Musings on the philosophical impossibility of death

I am at times sincerely drawn to the attitude Kant takes toward the phenomenal world in his Prolegomena to any Future Metaphysics. His view there is that the world is constructed out of an individual’s experience. I have an experience, ordered in space and time. I am able to construct out of that experience what has happened in the past, what is happening elsewhere, and what will happen in the future. Indeed, the whole world becomes populated out of the here and now, via our concepts of understanding, forms of intuition, schema, analogies of experience, etc.

Forget all the messy details. The basic idea is that everything we think is real is extrapolated from the thin strip of our human experience. Things gain their being from the reality of our experience. What cannot be constructed out of ourselves isn’t real.

Where, then, is there any place for death? As Wittgenstein pointed out, death is not an event, since any event must be lived through. I can construct everything in the world, from dinosaurs to the internet to events happening far beyond the boundaries of my own life, but I cannot construct my own death. I can only construct all the events leading up to it, and all the events following after it. In my world, there can be no such thing as my own death. Or birth, I suppose.

I don’t get any big juicy insight from this thought other than this: live as if death will not be an event in your life, since it will not be. Live up to the very end. You will never “be” dead. There will be events after your life, of course – but those are events constructed out of that thin strip of human experience you now enjoy, just as the past has been constructed.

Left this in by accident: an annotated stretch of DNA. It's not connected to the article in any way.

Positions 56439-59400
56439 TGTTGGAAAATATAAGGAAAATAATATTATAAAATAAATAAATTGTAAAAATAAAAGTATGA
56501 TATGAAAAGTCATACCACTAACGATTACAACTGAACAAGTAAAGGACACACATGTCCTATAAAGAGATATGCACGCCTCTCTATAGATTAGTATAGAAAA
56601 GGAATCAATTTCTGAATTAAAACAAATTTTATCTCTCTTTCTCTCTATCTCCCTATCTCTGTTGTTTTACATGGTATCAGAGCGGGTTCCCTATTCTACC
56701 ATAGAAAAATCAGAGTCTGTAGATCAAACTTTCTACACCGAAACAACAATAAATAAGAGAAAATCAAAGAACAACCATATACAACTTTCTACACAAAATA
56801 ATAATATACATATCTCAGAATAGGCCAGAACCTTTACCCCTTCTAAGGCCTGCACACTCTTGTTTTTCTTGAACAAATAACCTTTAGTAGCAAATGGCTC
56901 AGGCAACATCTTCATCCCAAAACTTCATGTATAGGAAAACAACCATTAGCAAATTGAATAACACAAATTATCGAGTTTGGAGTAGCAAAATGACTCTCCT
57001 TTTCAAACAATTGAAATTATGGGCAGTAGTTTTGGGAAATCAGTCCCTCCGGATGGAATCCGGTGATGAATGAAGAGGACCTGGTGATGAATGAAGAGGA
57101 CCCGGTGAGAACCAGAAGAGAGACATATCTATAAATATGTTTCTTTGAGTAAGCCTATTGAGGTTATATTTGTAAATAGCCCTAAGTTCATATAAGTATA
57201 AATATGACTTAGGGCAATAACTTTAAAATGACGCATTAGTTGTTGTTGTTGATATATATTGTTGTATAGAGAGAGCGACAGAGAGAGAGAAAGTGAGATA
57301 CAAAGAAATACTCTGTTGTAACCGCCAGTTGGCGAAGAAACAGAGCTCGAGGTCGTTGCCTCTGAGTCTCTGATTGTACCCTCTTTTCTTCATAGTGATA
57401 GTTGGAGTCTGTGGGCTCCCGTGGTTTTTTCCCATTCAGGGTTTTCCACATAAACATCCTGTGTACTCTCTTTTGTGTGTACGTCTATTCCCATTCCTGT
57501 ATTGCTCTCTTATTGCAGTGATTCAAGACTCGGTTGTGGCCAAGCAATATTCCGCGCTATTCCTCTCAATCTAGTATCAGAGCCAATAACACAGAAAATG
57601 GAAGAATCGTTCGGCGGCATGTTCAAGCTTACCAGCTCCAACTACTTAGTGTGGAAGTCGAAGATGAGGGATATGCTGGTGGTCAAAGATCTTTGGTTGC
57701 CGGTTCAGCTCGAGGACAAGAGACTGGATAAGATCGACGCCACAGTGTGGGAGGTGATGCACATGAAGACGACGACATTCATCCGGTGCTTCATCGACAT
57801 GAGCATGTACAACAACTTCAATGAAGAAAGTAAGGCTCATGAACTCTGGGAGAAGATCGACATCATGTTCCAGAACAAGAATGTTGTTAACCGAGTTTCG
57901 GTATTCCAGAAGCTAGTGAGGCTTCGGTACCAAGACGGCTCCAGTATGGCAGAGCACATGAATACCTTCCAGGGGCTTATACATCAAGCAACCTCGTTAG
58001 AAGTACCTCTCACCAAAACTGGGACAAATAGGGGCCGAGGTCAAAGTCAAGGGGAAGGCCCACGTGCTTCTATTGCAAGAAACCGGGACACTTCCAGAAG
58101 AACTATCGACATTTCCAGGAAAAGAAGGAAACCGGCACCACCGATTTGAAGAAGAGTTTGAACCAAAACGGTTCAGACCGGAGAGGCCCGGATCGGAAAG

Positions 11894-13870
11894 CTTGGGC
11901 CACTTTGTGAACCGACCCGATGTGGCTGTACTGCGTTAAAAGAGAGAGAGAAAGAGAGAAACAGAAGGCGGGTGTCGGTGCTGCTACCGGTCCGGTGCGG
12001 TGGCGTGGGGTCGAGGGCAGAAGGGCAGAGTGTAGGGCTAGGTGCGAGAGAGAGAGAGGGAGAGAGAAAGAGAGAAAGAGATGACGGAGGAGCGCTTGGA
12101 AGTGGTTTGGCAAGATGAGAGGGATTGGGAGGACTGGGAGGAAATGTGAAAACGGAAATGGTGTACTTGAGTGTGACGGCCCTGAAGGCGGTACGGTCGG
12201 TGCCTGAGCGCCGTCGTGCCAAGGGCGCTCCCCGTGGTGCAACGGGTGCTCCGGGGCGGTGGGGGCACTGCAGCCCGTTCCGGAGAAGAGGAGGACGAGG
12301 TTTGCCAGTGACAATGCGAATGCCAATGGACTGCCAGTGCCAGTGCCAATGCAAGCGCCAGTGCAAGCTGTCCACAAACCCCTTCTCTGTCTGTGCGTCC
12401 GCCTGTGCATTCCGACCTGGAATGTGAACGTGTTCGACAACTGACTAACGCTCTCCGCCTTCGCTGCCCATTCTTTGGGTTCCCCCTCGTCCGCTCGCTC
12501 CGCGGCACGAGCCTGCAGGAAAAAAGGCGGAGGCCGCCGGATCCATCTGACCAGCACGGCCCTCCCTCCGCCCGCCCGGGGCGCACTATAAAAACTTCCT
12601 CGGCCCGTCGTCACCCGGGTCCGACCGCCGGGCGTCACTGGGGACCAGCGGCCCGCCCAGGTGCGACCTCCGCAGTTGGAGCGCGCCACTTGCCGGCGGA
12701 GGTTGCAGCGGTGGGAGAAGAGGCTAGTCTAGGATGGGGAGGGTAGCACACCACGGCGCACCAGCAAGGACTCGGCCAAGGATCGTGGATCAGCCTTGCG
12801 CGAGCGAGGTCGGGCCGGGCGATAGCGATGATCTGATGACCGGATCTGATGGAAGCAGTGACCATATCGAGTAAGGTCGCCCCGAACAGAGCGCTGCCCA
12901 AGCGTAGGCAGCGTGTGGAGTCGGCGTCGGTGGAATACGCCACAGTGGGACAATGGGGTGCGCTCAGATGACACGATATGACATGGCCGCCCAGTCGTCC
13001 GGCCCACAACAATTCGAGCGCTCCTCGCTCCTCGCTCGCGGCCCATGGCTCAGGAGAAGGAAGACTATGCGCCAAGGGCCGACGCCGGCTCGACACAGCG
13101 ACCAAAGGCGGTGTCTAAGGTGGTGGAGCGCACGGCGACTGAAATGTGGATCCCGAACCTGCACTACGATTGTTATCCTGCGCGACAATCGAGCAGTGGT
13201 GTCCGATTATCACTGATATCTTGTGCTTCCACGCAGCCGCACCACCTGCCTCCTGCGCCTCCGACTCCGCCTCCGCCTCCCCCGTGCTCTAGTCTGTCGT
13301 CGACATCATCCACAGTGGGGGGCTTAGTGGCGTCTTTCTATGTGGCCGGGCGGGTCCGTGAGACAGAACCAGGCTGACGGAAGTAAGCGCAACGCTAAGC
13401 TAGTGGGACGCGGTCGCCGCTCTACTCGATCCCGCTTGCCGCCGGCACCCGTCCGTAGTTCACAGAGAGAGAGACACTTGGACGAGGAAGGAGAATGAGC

Maybe this is just solipsism, but it helps me to get along with others.

About Huenemann

Curious about the ways humans use their minds and hearts to distract themselves from the meaninglessness of life.
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4 Responses to Musings on the philosophical impossibility of death

  1. Rob says:

    I like how Freud (at the beginning of part two of his 1917 “Timely Reflections on War and Death”) connects the inability to construct one’s own death with the perpetual, forward-thrusting nature of the drives. He even pushes the point further by claiming “fundamentally no one believes in his own death or, which comes to the same thing: in the unconscious each of us is convinced of his immortality.” (My emphasis.)

    Also, I wonder if this inability isn’t being evoked and deployed at the end of “The Convalescent” when Zarathustra’s animals declare how he would “speak to himself” if he “wanted to die now”.

    And your concluding suggestion recalls something I read yesterday, in connection with Spinoza:

    “If it were necessarily true that [Iphigenia] die a pointless and futile death, would joy in the recognition of the modal status of such a death be a suitable or even possible response?”
    http://www.philosophypress.co.uk/?p=110

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  2. The problem, of course, is that I can construct my dying, as well as the mourning of those I would leave behind. So that sucks.

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  3. Rob says:

    For me at least, it’s not so much the direct efforts at apprehending my death that disturb, but reflection on how tenuously and sporadically the deceased reside in the recollections of the living. Somehow, this seems to gnaw at the thin strip of the now more than the daily detonations of refreshed awareness of its finitude.

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  4. Huenemann says:

    Yes; unfortunately, my heroic defeat of death does nothing to defeat the unpleasantries of dying or of being forgotten, as if one had never lived.

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